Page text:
Rio de Janeiro is a blend of old and new, with reminders of Baroque architecture as well as a more modern Neoclassical style. Window styles, like buildings, often are reminiscent of those in Portugal with vivid colours but lean toward a more minimalism approach with clean lines and the absence of decoration. This adaptation allows traditions to flow freely while looking through the window pane toward the future.

Beijing, China

windows in Beijing
While much of China has embraced a 21st-century approach to architecture, many of Beijing’s windows emphasize the ancient balance practice associated with articulation and bilaterial symmetry. Evenly spaced windows in appropriate colours dot the countryside. To further emphasize Chinese philosophy stressing harmony between man and nature, traditional windows also display intricate latticework motifs.

Colours designate the owner’s class, yellow is the Imperial colour and represents the Emperor of China, blue symbolizes the sky, and black is used to inspire the gods to descend to the earth. Windows are small in size and generally face south to let in warm natural light. The back of most Chinese structures contain no windows and face north. This is to fend off cold winter winds.

London, England

windows in London
The English stately tradition is felt throughout London with Venetian windows inspired by European architect, Andrea Palladio. These most notably consist of one main window, a semicircle arch above and two pilaster sidelights. Natural white and grey trims on a backdrop of red and brown brick accent without overpowering—reflecting the reserved personalities of traditional Englanders.

Bucharest, Romania

windows in Bucharest
Cultural elements developed by Prince Constantin Brâncoveanu were well represented throughout Romania. They blended Baroque patterns with Oriental shapes to create rich, detailed architecture incorporating carved stone, heavy wood and pointed frames to many windows and structures. Plain white frames are typical to allow the intricate decoration to stand out on the elegant facade.

Paris, France

windows in Paris
Steeped in tradition, yet yearning to be trendsetters, architects created a blend of styles to create lavish structures and windows that used both old and new materials. The Belle Époque architectural style blended neo-Byzantine, neo-Gothic, classicism, Art Nouveau and Art Deco by its imaginative use of iron, plate glass, reinforced concrete (to imitate stone) and coloured tile. New, stronger building materials allowed the front facade to consist almost entirely of windows without the need for additional structural support.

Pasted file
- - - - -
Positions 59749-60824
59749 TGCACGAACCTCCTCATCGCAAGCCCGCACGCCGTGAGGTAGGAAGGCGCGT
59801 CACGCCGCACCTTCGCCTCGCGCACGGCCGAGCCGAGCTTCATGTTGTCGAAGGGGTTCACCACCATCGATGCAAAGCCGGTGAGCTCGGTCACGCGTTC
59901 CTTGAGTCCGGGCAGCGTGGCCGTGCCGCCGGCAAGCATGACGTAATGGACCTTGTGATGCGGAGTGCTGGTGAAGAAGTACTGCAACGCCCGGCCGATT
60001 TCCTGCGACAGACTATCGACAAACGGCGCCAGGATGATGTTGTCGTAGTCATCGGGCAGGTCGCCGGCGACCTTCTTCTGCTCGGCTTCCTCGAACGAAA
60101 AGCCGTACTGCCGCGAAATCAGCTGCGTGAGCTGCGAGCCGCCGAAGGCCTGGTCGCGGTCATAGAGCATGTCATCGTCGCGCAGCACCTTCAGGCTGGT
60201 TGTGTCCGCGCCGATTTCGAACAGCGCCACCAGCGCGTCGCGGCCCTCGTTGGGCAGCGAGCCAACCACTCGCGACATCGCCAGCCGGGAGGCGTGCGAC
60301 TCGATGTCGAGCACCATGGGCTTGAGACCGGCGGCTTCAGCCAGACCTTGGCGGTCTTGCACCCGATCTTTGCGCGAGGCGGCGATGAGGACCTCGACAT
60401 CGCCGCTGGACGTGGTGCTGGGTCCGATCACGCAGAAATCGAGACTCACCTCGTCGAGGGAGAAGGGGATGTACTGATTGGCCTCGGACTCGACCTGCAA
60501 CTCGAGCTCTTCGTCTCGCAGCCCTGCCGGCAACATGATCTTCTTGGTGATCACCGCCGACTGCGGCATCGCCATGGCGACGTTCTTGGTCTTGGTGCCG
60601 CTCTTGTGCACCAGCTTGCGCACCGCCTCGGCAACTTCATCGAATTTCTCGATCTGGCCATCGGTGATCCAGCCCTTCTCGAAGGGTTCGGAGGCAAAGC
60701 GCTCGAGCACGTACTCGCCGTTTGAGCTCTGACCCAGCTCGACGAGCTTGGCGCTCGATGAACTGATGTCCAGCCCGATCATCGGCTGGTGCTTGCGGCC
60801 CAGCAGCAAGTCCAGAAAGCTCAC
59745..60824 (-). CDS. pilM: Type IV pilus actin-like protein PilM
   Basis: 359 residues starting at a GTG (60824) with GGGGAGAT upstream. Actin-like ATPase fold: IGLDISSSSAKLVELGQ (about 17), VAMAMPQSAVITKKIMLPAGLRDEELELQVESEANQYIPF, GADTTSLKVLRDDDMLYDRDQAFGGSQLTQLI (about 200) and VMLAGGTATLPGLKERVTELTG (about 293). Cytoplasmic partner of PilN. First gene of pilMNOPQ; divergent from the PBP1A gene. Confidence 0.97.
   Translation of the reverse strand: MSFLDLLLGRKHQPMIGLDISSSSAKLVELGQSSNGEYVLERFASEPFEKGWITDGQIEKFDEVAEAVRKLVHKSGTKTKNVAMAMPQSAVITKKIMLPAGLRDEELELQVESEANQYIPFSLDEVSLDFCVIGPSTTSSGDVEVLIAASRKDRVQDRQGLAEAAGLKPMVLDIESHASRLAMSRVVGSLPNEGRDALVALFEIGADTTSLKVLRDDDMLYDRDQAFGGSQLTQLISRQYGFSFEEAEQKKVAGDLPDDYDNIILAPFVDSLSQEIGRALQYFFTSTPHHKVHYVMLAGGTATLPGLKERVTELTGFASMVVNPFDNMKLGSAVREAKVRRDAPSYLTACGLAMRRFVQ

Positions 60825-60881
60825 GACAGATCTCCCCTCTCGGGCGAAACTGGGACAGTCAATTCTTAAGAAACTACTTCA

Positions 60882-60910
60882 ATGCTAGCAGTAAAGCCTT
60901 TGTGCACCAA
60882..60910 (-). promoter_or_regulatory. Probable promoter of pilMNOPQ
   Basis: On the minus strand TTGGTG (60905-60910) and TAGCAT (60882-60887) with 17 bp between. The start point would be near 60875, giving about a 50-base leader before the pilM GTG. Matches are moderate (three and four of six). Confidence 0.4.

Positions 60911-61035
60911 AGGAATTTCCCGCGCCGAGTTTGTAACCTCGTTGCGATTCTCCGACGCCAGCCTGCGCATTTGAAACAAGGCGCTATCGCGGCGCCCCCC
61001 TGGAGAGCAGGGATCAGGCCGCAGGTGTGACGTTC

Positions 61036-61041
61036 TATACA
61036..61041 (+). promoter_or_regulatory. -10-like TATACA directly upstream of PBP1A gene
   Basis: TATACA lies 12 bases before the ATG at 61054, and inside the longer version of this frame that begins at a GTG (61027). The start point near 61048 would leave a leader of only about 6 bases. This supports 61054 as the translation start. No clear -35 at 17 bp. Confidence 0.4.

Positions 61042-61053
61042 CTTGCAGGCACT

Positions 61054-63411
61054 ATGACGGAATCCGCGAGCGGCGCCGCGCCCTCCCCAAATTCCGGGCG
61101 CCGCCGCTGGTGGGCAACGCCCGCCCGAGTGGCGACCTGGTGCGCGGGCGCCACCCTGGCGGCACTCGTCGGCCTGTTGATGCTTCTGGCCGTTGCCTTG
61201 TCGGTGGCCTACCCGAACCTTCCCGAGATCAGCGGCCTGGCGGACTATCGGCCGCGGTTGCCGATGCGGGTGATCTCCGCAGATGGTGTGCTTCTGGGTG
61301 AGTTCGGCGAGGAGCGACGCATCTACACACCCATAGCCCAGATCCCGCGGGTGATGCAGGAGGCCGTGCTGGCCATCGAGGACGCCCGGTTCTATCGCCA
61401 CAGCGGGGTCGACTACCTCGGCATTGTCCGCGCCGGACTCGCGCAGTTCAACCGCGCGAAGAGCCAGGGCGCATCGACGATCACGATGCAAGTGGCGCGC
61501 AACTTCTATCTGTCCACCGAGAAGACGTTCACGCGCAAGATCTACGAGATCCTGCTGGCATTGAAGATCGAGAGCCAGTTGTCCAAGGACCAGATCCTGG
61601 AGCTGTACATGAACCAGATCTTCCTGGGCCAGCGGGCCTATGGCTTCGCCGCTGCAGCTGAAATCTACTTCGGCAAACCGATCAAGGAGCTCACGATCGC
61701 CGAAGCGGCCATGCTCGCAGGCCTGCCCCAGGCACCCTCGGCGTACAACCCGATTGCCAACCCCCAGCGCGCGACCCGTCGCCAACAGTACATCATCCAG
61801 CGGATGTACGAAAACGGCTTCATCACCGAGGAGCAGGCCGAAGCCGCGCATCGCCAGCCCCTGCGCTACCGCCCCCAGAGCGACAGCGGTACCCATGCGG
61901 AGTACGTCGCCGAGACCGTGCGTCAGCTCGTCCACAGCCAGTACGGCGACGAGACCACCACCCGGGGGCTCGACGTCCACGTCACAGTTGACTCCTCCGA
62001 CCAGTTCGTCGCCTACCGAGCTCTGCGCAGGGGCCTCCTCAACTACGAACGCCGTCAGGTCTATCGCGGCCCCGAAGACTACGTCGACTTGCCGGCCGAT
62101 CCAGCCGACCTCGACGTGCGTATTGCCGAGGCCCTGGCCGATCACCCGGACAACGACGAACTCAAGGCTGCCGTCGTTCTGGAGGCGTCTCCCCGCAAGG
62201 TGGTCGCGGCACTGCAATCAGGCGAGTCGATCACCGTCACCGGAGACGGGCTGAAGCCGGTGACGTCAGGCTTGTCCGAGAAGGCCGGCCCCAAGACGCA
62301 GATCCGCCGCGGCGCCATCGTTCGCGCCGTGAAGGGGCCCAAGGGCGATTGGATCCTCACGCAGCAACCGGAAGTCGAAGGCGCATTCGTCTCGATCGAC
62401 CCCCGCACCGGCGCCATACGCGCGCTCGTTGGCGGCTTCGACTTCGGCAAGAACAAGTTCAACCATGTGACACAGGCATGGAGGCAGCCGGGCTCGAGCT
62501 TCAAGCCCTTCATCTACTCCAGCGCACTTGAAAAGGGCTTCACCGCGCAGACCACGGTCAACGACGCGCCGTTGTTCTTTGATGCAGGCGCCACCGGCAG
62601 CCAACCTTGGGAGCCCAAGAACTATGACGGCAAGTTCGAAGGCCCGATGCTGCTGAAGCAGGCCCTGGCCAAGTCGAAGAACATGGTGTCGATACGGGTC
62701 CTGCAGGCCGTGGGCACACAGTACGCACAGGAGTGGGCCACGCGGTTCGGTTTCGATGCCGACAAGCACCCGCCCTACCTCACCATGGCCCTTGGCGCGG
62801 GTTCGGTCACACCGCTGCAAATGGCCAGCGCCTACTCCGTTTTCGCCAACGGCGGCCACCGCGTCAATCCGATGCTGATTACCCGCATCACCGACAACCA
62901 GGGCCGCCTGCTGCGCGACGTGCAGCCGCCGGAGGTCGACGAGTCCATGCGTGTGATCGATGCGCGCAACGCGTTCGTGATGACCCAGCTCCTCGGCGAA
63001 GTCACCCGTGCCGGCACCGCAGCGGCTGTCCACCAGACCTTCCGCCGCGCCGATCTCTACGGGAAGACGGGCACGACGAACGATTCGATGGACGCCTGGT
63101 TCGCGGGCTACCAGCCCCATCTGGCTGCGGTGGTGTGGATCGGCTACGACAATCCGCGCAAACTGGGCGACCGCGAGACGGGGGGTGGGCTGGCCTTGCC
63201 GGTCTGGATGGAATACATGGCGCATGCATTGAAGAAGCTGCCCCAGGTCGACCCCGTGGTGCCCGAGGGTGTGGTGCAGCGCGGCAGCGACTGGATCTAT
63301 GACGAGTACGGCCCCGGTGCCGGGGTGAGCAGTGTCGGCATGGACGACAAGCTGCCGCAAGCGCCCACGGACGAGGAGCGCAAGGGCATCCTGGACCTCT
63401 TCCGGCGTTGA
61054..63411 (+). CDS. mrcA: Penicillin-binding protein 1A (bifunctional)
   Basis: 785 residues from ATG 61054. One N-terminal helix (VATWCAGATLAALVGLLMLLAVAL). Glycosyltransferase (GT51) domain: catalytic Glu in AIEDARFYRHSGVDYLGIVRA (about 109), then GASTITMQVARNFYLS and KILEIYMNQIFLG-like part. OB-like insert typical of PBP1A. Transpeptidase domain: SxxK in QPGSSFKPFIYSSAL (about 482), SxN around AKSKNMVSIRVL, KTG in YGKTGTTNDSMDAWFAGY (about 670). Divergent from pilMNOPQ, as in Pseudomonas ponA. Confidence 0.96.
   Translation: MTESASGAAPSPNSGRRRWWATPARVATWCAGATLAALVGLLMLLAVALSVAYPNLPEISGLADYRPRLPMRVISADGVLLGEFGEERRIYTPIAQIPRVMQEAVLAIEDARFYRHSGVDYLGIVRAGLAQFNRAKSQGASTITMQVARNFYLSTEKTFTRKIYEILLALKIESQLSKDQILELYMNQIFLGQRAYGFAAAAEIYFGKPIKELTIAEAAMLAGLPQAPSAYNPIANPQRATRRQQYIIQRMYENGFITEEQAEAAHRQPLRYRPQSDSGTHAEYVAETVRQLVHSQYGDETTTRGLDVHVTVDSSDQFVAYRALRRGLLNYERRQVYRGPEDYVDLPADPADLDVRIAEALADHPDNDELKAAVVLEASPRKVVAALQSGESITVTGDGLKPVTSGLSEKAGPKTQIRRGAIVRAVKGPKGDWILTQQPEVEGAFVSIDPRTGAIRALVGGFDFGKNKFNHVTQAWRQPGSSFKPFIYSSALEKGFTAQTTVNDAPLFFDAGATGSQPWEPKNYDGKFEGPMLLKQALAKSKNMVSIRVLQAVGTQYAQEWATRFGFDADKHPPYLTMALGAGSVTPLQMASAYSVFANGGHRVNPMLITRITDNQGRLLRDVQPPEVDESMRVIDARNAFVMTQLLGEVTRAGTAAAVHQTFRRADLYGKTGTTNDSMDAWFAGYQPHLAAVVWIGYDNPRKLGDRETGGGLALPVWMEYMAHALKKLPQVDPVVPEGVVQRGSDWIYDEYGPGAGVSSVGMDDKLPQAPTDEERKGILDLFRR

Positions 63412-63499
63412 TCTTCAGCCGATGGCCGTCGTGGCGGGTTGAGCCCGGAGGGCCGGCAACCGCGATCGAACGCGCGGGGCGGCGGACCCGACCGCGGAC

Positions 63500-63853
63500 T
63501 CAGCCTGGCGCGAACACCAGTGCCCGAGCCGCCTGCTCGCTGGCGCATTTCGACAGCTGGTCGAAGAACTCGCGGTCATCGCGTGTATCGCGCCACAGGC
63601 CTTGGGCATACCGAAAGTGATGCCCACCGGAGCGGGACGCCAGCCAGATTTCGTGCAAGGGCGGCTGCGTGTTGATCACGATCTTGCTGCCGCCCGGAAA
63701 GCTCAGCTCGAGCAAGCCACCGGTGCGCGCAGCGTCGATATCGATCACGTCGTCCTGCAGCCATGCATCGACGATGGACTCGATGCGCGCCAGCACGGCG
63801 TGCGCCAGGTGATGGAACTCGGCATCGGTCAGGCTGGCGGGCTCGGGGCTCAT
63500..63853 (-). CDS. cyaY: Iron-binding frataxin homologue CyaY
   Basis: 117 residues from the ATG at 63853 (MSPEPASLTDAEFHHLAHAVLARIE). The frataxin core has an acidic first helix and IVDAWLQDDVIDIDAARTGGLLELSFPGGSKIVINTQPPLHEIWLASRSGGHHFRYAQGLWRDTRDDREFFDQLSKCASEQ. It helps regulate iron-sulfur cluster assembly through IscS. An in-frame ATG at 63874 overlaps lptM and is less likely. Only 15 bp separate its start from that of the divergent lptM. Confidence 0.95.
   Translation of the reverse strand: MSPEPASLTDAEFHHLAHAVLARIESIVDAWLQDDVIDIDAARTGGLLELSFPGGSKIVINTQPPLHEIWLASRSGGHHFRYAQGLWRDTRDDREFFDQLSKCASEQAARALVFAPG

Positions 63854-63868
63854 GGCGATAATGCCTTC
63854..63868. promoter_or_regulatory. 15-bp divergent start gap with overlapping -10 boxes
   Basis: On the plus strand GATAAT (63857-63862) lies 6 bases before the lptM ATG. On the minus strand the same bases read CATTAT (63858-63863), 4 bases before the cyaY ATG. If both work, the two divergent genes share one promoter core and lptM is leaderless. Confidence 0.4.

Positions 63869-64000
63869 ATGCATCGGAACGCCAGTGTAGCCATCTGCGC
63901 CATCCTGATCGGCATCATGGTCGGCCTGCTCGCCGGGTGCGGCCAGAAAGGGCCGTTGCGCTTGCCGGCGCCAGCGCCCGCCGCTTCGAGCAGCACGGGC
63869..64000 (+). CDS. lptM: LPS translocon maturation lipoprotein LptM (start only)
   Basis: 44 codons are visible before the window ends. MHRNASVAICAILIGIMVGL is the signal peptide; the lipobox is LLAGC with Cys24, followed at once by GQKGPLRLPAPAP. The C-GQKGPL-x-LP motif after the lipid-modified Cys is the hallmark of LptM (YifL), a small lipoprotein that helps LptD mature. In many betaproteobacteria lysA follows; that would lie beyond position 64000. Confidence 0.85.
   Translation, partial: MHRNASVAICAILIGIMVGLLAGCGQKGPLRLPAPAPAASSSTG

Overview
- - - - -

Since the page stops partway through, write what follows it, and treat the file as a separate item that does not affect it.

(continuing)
With a desire to mimic nature, masonry and stone decorations were created in muted colours. To imitate the natural curve in plants and flower stems, wrought iron railings, arched window trims and the sides of buildings bend as if alive.

Hamburg, Germany

windows in Hamburg
The fascinating architecture of Germany stems from a long, rich and diverse history. Almost every European style is represented there including: Baroque, Gothic, Romanesque and Modern and incorporates a multitude of expression through windows details. Each example shows an array of elegant balconets, quoins, cornices, arched tops, keystones, latticework, pilasters, transoms and multi-pane windows that reveal their own distinctive personalities.

As it has been for thousands of years, self-expression through structured window designs can speak volumes. Rich traditions still remain throughout the world as city leaders attempt to blend the old with the new. While today’s windows are less detailed in design, they represent a new generation of styles and efficiencies.

Why not let the experts at Ecoline Windows help you make your mark through innovative products that will last for years to come? Call for a private consultation today.